Jackson is sheriff elect
Sep. 19, 2002
Greg Johnson
Staff Writer

After a contentious and sometimes bitter campaign, the new sheriff of Prince George's County said his first priorities would be to seek more resources for the agency and set up a public outreach program.

"It is very necessary because I can't effectively serve the community unless I am working with the community," said Cpl. Michael Jackson during an interview Tuesday. "That's something we haven't been doing and it is not hard to do."

Jackson, a 12-year member of the department and president of the deputies' union, bested Sheriff Alonzo Black in the Sept. 10 Democratic primary. According to the elections board, Jackson received 50.4 percent of the ballots with 51,041. Black garnered a total of 50,234 votes-- or 49.6 percent.

Alisha Alexander, assistant administrator with the board, said Tuesday that about 100 provisional and military ballots remained to be counted. The official results are expected to be certified Friday.

Black and Jackson were the only two candidates who filed for the sheriff's position. Jackson will be sworn in Dec. 3.

Black has been unavailable for comment since the night of the election. Sources at the sheriff's office said Black has been on vacation this week.

Jackson said he expected a close race.

"To defeat an incumbent is a huge feat to accomplish," Jackson said. "I definitely could not have done it without the help of family and friends. These guys really got out and spread the word."

The outcome of the sheriff's race remained undecided 48 hours after the polls closed Sept. 10. Votes from nine precincts out of the 209 voting centers could not be tabulated for two days because of faulty transmission of the data from the new electronic voting machines.

This delay was the latest disruption of a turbulent campaign that involved heated rhetoric and serious allegations of misconduct, as well as unexpected tragedy.

Two members of the agency, Sgt. James Arnaud and Deputy Elizabeth Magruder were killed Aug. 29 when they tried to serve a civil warrant ordering 23-year-old James Logan to undergo a psychological evaluation. Logan shot the two deputies before fleeing his Adelphi home, police said. He was captured Aug. 31 in Langley Park.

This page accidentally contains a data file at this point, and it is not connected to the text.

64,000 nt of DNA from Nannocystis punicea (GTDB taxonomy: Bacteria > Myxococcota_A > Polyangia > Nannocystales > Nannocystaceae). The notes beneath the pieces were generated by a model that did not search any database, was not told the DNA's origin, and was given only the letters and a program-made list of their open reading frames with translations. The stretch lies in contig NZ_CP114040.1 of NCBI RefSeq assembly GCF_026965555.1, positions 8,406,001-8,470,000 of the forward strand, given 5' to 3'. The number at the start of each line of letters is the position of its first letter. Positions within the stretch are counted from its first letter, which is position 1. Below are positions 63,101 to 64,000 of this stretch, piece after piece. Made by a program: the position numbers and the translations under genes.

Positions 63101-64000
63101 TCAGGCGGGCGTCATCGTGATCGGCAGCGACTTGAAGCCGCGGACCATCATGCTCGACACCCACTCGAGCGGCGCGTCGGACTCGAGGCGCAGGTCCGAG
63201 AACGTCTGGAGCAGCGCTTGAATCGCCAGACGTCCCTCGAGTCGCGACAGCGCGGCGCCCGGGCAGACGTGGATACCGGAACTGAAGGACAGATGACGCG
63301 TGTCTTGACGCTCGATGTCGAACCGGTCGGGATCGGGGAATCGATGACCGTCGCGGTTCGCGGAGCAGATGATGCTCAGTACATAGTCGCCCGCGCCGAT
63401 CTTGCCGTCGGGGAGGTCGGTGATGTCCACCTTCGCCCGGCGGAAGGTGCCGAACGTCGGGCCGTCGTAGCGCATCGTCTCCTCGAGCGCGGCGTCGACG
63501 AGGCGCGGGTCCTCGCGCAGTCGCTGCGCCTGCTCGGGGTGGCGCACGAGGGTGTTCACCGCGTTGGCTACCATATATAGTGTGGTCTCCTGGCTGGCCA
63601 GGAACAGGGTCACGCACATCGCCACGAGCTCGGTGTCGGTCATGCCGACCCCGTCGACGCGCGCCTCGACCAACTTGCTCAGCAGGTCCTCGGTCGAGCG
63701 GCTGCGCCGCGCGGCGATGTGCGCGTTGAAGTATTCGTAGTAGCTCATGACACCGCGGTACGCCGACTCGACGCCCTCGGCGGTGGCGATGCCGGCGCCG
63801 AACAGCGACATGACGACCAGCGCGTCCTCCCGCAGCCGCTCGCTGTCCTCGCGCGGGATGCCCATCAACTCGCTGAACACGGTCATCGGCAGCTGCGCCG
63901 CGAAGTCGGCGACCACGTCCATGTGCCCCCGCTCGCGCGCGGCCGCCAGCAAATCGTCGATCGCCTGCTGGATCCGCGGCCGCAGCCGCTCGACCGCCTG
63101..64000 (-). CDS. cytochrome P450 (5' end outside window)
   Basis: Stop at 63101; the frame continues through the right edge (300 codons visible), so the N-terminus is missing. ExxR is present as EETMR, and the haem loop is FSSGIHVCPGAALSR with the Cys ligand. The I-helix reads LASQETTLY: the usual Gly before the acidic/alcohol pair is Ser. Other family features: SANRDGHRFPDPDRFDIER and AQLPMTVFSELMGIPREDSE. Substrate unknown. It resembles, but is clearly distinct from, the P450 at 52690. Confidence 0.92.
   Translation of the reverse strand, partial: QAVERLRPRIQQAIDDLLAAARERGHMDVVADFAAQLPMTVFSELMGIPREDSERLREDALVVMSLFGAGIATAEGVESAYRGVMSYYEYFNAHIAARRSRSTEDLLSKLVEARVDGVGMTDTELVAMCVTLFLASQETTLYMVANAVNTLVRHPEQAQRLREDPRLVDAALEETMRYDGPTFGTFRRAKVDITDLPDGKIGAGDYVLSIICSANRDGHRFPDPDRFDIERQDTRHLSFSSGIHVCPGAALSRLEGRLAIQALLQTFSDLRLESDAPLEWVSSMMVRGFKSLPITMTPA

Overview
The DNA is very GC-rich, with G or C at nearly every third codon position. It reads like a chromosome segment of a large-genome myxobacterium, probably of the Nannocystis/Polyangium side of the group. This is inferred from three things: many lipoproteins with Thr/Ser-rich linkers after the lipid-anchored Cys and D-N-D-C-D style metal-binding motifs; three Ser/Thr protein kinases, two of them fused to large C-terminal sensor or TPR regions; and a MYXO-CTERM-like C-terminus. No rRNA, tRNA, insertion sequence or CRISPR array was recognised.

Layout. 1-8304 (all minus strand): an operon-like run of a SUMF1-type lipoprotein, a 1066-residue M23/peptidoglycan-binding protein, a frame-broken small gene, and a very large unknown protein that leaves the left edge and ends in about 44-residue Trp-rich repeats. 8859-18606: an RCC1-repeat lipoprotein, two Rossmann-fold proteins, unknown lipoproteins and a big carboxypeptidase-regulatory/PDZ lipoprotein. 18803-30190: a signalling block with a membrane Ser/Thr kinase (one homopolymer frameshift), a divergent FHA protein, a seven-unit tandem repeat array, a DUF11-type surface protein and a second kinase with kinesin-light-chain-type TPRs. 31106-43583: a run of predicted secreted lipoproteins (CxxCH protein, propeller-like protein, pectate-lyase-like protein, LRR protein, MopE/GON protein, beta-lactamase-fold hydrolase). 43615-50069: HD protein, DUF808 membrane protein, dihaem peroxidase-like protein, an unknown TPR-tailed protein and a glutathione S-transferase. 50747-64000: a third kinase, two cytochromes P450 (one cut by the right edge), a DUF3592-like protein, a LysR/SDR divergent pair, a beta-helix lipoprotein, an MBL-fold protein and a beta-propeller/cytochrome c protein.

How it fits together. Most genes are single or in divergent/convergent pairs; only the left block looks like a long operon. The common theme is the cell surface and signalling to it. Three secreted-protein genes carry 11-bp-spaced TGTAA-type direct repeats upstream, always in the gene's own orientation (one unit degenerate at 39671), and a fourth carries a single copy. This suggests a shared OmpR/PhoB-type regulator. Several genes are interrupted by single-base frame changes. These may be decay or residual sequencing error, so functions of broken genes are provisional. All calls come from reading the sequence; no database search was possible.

Family members said Logan had previously been diagnosed with paranoid schizophrenia, but that he had refused treatment. Some members of the Deputy Sheriff's Association of Prince George's County, which supported Jackson's bid against the sheriff, said three deputies are supposed to serve such warrants, but Magruder and Arnaud were the only ones sent to find Logan.

The union blamed Black for manpower problems that have persisted throughout his tenure as sheriff and for neglecting other responsibilities. About 70 members issued a symbolic vote of "no confidence" in Black's leadership during a special meeting Aug. 23.

Black said union officials have been trying to assert their influence over the sheriff's office and that he had worked hard to improve a troubled agency since taking over in 1998. People who supported his opponent tore down his campaign signs, Black said, and political enemies on the department have been deliberately neglecting their duties in order to undermine his administration.

Jackson said he appreciated the support of national leaders, such as Rep. Albert Wynn (D- Dist. 5), and prominent state leaders during his campaign. He plans to seek further support, he said, to boost the resources available to the agency.

"We just need to figure out how we'll be able to maximize those relationships as far as garnering resources," Jackson said.

E-mail Greg Johnson at gjohnson@gazette.net.